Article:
Consistent with these statutory provisions, the administrative rules adopted under authority of the Counselors Credentialing Act, now codified in chapter 246-810 WAC, are directed almost exclusively toward the individual counselor. For example, the rules recognize that firms, agencies or businesses may supply "generic information relative to a counselor's disclosure to the client," but this is not intended as a substitute for the required disclosure by the counselor. WAC 246-810-030. The rules also require counselors to disclose the name of their firm, agency or business, if any. WAC 246-810-031.
It is pertinent to note that the Counselors Credentialing Act is not "name protective;"i.e., persons need not be [[Orig. Op. Page 4]] registered in order to refer to themselves as counselors.2/
An earlier version of the bill which ultimately became the Counselors Credentialing Act would have precluded a person from representing himself or herself as counselor without being registered, but this language was not included in the bill that was enacted.
The words of a statute are to be given their plain and ordinary meaning. Unless a contrary intent is evident, the clear language of the statute is to be respected. Federated Am. Ins. Co. v. Marquardt, 108 Wn.2d 651, 658, 741 P.2d 18 (1987);Griffin v. Department of Social & Health Servs., 91 Wn.2d 616, 624, 590 P.2d 816 (1979).
A state agency has only those powers expressly granted by the Legislature or which have been conferred by implication, as a necessary incident to the exercise of those expressly granted powers. Anderson, Leech & Morse, Inc. v. Liquor Control Bd., 89 Wn.2d 688, 694, 575 P.2d 221 (1978);State ex. rel. Puget Sound Nav. Co. v. Department of Transp., 33 Wn.2d 448, 476, 206 P.2d 456 (1949).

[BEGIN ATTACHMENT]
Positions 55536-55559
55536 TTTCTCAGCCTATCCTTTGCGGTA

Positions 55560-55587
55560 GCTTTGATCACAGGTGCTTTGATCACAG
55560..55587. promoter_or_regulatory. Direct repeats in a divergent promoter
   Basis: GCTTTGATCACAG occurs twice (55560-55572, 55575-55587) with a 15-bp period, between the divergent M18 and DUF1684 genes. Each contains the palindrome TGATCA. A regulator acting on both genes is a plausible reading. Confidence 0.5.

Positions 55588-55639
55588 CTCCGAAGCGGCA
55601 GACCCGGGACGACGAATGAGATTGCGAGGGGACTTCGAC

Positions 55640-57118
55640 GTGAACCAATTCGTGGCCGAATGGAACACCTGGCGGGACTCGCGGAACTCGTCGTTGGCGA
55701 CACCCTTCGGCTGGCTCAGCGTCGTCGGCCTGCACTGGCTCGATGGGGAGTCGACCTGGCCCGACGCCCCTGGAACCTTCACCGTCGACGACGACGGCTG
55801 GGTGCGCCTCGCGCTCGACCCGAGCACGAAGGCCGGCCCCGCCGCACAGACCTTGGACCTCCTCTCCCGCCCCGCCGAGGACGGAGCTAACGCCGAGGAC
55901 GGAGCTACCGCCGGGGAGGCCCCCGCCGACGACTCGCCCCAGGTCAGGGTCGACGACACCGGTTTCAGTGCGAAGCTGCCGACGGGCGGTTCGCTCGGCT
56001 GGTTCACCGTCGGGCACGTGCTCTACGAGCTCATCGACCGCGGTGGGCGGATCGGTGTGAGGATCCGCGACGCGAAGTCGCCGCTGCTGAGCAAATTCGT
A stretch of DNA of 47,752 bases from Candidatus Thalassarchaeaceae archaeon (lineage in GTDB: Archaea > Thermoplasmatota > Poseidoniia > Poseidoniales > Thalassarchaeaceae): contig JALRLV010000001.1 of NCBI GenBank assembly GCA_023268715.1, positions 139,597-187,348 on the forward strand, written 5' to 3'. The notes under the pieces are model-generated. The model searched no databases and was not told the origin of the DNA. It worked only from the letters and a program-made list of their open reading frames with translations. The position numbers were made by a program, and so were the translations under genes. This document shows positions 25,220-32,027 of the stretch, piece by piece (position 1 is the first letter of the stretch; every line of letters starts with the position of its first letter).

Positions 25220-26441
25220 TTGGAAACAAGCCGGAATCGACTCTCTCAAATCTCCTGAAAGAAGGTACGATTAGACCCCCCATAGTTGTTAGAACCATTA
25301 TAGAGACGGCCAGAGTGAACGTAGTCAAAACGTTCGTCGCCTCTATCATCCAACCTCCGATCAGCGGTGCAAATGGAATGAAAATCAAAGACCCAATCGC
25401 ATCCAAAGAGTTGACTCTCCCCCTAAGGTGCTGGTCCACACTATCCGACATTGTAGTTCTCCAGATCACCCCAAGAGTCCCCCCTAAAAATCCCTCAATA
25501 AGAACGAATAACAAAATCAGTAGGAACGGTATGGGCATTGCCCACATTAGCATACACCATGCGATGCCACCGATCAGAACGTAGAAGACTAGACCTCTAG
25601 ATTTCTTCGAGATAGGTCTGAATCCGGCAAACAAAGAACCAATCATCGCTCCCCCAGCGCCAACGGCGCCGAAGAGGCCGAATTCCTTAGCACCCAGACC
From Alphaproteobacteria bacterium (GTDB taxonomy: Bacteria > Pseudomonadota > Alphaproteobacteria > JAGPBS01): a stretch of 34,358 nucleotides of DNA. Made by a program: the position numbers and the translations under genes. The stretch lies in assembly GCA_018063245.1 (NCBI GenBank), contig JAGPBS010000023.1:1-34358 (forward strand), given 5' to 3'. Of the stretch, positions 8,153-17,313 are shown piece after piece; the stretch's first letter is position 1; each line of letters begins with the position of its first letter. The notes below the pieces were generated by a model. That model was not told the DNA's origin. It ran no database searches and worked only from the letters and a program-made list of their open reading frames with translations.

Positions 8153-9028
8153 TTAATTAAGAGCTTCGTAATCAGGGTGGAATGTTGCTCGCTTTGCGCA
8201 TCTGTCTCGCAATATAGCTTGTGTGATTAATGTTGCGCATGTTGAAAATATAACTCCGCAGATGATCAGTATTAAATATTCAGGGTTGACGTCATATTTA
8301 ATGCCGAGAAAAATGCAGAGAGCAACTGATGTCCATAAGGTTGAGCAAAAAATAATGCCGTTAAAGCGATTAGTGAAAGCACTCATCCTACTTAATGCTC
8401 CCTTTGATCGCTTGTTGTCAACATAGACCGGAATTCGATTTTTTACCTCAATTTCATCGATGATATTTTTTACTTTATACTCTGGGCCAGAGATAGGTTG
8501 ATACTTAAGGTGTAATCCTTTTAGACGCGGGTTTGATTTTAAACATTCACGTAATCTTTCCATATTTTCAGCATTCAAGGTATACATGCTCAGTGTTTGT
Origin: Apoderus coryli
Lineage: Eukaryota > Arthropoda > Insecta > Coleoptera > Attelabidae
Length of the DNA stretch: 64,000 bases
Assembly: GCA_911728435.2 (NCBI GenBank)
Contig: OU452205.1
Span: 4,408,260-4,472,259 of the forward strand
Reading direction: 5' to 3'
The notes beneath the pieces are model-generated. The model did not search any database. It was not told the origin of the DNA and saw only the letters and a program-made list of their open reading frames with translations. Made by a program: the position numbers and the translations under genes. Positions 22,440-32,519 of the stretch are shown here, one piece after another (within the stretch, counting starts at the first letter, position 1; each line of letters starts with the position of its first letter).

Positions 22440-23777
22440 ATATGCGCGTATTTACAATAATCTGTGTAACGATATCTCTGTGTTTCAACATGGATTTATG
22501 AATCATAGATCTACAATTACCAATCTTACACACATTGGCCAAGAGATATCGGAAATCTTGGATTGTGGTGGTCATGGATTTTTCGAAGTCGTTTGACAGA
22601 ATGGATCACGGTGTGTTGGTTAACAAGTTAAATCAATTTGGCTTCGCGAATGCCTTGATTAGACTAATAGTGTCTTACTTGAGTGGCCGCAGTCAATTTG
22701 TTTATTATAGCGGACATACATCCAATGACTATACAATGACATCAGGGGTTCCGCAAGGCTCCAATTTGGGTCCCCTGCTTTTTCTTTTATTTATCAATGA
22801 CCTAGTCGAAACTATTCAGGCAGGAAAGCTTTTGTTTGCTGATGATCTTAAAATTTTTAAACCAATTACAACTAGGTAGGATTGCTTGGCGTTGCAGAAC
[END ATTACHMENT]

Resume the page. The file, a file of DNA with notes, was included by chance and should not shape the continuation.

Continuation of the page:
We find in the Counselors Credentialing Act no authority, conferred either expressly or by necessary implication, which would justify regulation of businesses which employ counselors, either in addition to, or in place of, regulation of the counselors themselves.3/
The express statutory grant of authority only refers to individuals who by their conduct are subject to registration. Enforcement by way of suspension, restriction, or limitation of a registration is similarly limited to applicants and registrants. Enforcement by way of cease and desist order, injunction, or criminal prosecution is also directed only at the individual required to register.